Across the world, as digital companies’ advertising revenues climb, traditional news organizations’ revenues fall. As a result, many traditional news organizations, like broadcasters and newspapers, are going out of business. The public’s appetite for journalism, however, has not waned. If anything, the public needs reliable news sources more than ever in this era of “fake news” and internet-borne misinformation. Often it is the very digital platforms that share news organizations’ content that are perceived as putting news organizations out of business.

Governments around the world are contemplating various policies and legislation to save struggling traditional news organizations. Many of these solutions contemplate tying the fortunes of ailing news organizations to those of thriving digital platforms like social media companies. For example, Australia has been in long-standing disputes with large tech companies about its proposed law that would require big tech companies to pay news organizations for use of their content.

Recently, the first proposed legislation to tackle this problem in Canada was tabled in the Senate in the form of a private members bill, Bill S-225.Bill S-225

Bill S-225 was introduced as a “private members bill” in the Senate on February 17, 2021. Private members bills are proposed legislation created by members of Parliament and Senators who are not part of the ruling party’s cabinet. Private members bills rarely become law, particularly when they originate in the Senate (Canadian Parliament is a bicameral legislature consisting of two separate branches: the House and the Senate). That said, private members bills are more likely to become law when there is a minority government in power, which is the case at the moment.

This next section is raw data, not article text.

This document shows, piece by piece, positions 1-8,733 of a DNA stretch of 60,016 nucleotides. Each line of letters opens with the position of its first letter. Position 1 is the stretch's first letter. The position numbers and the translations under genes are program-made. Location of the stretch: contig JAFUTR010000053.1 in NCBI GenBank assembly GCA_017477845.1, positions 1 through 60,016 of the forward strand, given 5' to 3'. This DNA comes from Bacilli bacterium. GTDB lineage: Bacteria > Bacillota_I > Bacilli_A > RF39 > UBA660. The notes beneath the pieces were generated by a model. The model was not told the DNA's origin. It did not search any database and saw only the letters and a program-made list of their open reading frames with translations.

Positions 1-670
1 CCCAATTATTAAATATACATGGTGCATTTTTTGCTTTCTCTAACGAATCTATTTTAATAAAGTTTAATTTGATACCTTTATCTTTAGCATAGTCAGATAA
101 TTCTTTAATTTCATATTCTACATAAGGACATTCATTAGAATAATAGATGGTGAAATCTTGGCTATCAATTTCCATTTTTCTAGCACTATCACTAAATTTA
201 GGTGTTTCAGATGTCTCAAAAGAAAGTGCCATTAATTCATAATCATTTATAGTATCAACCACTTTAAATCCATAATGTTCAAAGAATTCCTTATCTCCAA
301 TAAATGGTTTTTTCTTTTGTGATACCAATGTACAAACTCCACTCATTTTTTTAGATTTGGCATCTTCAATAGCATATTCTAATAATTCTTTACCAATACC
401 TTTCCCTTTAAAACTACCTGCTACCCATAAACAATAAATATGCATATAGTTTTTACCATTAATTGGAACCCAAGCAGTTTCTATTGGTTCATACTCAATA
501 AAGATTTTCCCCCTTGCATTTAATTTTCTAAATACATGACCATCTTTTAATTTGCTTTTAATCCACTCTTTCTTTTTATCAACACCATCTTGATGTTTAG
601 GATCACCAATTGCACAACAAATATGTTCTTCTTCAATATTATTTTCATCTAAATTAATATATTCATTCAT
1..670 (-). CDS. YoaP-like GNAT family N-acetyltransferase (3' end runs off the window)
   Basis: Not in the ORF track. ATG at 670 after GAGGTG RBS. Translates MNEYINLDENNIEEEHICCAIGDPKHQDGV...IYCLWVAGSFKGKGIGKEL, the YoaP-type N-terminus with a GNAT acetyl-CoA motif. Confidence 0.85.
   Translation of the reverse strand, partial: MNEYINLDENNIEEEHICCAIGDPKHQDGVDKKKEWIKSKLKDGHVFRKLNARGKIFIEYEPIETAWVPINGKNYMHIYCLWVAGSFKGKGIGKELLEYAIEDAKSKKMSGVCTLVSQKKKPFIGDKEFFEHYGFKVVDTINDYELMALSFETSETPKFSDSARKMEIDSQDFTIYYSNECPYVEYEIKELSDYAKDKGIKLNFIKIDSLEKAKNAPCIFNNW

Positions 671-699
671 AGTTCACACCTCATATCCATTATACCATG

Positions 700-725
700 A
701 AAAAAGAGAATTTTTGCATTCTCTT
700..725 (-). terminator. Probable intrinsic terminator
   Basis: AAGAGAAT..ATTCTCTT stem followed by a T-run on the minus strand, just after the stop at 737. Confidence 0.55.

The proposed legislation aims to require digital platforms to compensate Canadian news organizations for the use of their journalistic works, either in their entirety or for a substantial part thereof. It plans to do this by using Canada’s Copyright Board to set tariffs that lay out royalty rates which digital platforms will have to pay news organizations in exchange for the use of journalistic works. The Bill defines a “Canadian journalism organization” as a corporation, partnership, or trust (with Canadian ownership requirements) engaged in the production of journalistic works. A “digital platform” is a publically accessible service on the internet that has works reproduced or published on it by the platform’s owners or by its users. Bill S-225 would give the government the power to designate specific entities as “digital platforms” for the purposes of remuneration.

On its face, Bill S-225 raises several potential issues: (i) How will the power to designate “digital platforms” be used?; (ii) Will this legislation cover digital platforms’ most common uses of journalistic works?; (iii) How will this legislation handle situations where journalistic organizations reproduce their own works on digital platforms in order to be remunerated?; and (iv) Will this legislation lead to social media sites and / or search engines feeling like they are being unfairly targeted, if–for example–they are designated as “digital platforms” while their competitors are not?. In addition, Bill S-225 would explicitly exclude hyperlinking to journalistic works from its remuneration scheme, raising the issue of whether common forms of reproduction on digital platforms would be covered. It is often journalistic organizations themselves who reproduce their works on digital platforms.

In summary, Bill S-225 represents the first proposed Canadian legislation that attempts to strike a balance between traditional news media and social media. As a private members bill tabled in the Senate, it is unlikely that it will become law. Nevertheless, Bill S-255 may be indicative of what is to come since the Canadian government is set to unveil its plan for the relationship between news media and social media later this year.